Welcome to the MSD Working Group on Open Science and FAIR Data

One component of an effective community of practice is leveraging shared tools and resources. The purpose of this working group is to facilitate the reuse of models and datasets across the MSD community. Open science is one strategy to enable these changes. Open science aims to accelerate scientific progress by making the data, code, and methods underpinning scientific research freely and easily available to downstream users. Open science is an umbrella term that describes foci ranging from open access journals to reproducible research to open science tools such as data repositories and open-source models (Pontika et al. 2015). The open science movement has risen to the point of being recognized by the U.S. National Academy of Science who published a seminal report on the subject in 2018: “Open Science by Design: Realizing a Vision for 21st Century Research”.

Our 10-year vision is to foster a culture of openness and to facilitate a collaborative, resource-rich, community-driven way of doing MSD research. In this open science world MSD datasets would be developed using the FAIR (Findable, Accessible, Interoperable, and Reusable; Wilkinson et al. 2016) data standards and open-source models would be the norm rather than the exception. If successful, we will accelerate progress, facilitate and incentivize collaboration, and enhance the scientific impact and visibility of the MSD community.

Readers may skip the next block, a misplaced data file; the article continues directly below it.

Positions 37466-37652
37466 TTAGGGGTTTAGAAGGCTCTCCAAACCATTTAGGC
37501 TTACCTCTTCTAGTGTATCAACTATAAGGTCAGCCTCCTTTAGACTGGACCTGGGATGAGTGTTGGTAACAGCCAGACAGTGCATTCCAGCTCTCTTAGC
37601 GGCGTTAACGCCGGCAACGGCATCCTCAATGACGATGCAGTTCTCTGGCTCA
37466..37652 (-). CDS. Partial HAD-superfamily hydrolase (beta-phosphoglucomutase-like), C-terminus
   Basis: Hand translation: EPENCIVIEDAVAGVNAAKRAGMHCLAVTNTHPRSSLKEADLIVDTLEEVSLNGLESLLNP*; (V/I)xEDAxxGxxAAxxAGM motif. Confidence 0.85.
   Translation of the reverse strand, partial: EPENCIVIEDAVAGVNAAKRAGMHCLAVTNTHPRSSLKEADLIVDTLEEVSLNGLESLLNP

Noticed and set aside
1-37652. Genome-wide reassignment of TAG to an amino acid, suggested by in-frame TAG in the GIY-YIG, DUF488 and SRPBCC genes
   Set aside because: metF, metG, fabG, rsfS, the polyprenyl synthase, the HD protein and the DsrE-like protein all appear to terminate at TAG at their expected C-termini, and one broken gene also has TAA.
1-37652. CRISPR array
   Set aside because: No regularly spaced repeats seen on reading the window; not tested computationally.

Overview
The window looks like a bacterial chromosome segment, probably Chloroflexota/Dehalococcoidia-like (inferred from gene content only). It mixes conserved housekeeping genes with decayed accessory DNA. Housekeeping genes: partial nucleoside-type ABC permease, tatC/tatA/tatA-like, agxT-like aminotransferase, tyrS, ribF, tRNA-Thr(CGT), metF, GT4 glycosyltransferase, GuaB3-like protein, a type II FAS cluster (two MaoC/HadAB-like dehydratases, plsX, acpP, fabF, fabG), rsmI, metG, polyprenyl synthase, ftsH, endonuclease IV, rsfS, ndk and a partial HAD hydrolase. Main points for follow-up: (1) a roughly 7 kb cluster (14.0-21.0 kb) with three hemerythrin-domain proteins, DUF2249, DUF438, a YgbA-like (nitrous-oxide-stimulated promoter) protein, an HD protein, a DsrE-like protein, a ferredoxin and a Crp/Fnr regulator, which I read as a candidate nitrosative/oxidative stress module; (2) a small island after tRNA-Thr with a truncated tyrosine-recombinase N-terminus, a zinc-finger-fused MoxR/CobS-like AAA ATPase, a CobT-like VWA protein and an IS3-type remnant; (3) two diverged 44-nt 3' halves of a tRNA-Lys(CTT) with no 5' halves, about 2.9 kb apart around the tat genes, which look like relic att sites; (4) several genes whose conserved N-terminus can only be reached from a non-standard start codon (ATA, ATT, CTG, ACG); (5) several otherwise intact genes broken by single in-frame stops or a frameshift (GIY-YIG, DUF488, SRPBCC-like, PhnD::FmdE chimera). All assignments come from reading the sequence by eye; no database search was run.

A graphical taxonomy of open science from Pontika et al. 2015.

Data plays a critical role in the MSD community. It is used for a variety of purposes including model formulation, forcing, and evaluation as well as empirical analyses. Due in part to the multisector nature of the work our community does, the datasets we need are often not available “off the shelf”. This results in members of our community spending a significant amount of time and resources constructing the unique data sets they need to do their work. Because teams from across the community are focused on problems in common sectors (e.g., energy, water, urban, etc.), datasets generated in one project may be immensely valuable to another. The FAIR data principles aim to facilitate the reuse of datasets by enhancing the ways in which data is processed, documented, and shared. Our working group aims to provide mechanisms to inventory currently available datasets, advertise new datasets, and enhance the way datasets are documented and archived by promoting, for example, common metadata standards. Common standards would also facilitate opportunities to apply machine- and deep-learning methods that explore, discover, and dissect co-evolving behaviors across multi-sectoral landscapes.

The FAIR data standards as defined by Wilkinson et al. 2016.


  1. Pontika, Nancy, Petr Knoth, Matteo Cancellieri, and Samuel Pearce, 2015. Fostering open science to research using a taxonomy and an eLearning portal. iKnow: 15th International Conference on Knowledge Technologies and Data Driven Business, 21-22 Oct 2015, Graz, Austria. https://doi.org/10.1145/2809563.2809571
  2. National Academies of Sciences, Engineering, and Medicine. 2018. Open Science by Design: Realizing a Vision for 21st Century Research. Washington, DC: The National Academies Press. https://doi.org/10.17226/25116
  3. Wilkinson, Mark D., Michel Dumontier, IJsbrand Jan Aalbersberg, Gabrielle Appleton, Myles Axton, Arie Baak, Niklas Blomberg et al., 2016. The FAIR guiding principles for scientific data management and stewardship. Scientific Data, 3(1), 1-9. https://doi.org/10.1038/sdata.2016.18